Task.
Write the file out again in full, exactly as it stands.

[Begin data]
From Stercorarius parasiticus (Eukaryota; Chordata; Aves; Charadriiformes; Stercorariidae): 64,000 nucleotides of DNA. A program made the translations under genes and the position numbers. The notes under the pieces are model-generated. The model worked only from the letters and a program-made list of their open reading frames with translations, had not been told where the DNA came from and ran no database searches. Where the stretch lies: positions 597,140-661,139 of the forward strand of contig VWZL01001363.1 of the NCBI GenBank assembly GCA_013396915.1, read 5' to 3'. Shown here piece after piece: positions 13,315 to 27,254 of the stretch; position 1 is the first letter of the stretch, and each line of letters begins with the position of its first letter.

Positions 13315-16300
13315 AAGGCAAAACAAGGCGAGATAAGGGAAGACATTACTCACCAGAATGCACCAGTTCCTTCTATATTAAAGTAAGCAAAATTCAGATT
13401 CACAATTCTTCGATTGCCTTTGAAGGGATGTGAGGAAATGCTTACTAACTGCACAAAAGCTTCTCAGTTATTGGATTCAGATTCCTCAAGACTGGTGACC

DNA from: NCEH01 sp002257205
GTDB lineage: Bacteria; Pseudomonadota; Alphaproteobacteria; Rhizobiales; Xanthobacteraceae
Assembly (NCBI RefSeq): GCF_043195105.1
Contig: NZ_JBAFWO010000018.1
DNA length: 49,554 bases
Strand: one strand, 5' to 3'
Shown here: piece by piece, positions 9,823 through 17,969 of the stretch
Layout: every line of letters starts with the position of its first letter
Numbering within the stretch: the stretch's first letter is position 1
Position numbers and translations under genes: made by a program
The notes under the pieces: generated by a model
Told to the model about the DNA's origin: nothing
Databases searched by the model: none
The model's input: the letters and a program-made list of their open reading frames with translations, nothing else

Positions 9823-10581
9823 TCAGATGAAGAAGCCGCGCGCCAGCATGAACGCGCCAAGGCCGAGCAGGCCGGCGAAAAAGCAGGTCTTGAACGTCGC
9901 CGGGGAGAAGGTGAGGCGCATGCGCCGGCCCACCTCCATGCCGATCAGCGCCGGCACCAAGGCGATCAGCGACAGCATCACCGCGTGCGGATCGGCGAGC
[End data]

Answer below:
From Stercorarius parasiticus (Eukaryota; Chordata; Aves; Charadriiformes; Stercorariidae): 64,000 nucleotides of DNA. A program made the translations under genes and the position numbers. The notes under the pieces are model-generated. The model worked only from the letters and a program-made list of their open reading frames with translations, had not been told where the DNA came from and ran no database searches. Where the stretch lies: positions 597,140-661,139 of the forward strand of contig VWZL01001363.1 of the NCBI GenBank assembly GCA_013396915.1, read 5' to 3'. Shown here piece after piece: positions 13,315 to 27,254 of the stretch; position 1 is the first letter of the stretch, and each line of letters begins with the position of its first letter.

Positions 13315-16300
13315 AAGGCAAAACAAGGCGAGATAAGGGAAGACATTACTCACCAGAATGCACCAGTTCCTTCTATATTAAAGTAAGCAAAATTCAGATT
13401 CACAATTCTTCGATTGCCTTTGAAGGGATGTGAGGAAATGCTTACTAACTGCACAAAAGCTTCTCAGTTATTGGATTCAGATTCCTCAAGACTGGTGACC

DNA from: NCEH01 sp002257205
GTDB lineage: Bacteria; Pseudomonadota; Alphaproteobacteria; Rhizobiales; Xanthobacteraceae
Assembly (NCBI RefSeq): GCF_043195105.1
Contig: NZ_JBAFWO010000018.1
DNA length: 49,554 bases
Strand: one strand, 5' to 3'
Shown here: piece by piece, positions 9,823 through 17,969 of the stretch
Layout: every line of letters starts with the position of its first letter
Numbering within the stretch: the stretch's first letter is position 1
Position numbers and translations under genes: made by a program
The notes under the pieces: generated by a model
Told to the model about the DNA's origin: nothing
Databases searched by the model: none
The model's input: the letters and a program-made list of their open reading frames with translations, nothing else

Positions 9823-10581
9823 TCAGATGAAGAAGCCGCGCGCCAGCATGAACGCGCCAAGGCCGAGCAGGCCGGCGAAAAAGCAGGTCTTGAACGTCGC
9901 CGGGGAGAAGGTGAGGCGCATGCGCCGGCCCACCTCCATGCCGATCAGCGCCGGCACCAAGGCGATCAGCGACAGCATCACCGCGTGCGGATCGGCGAGC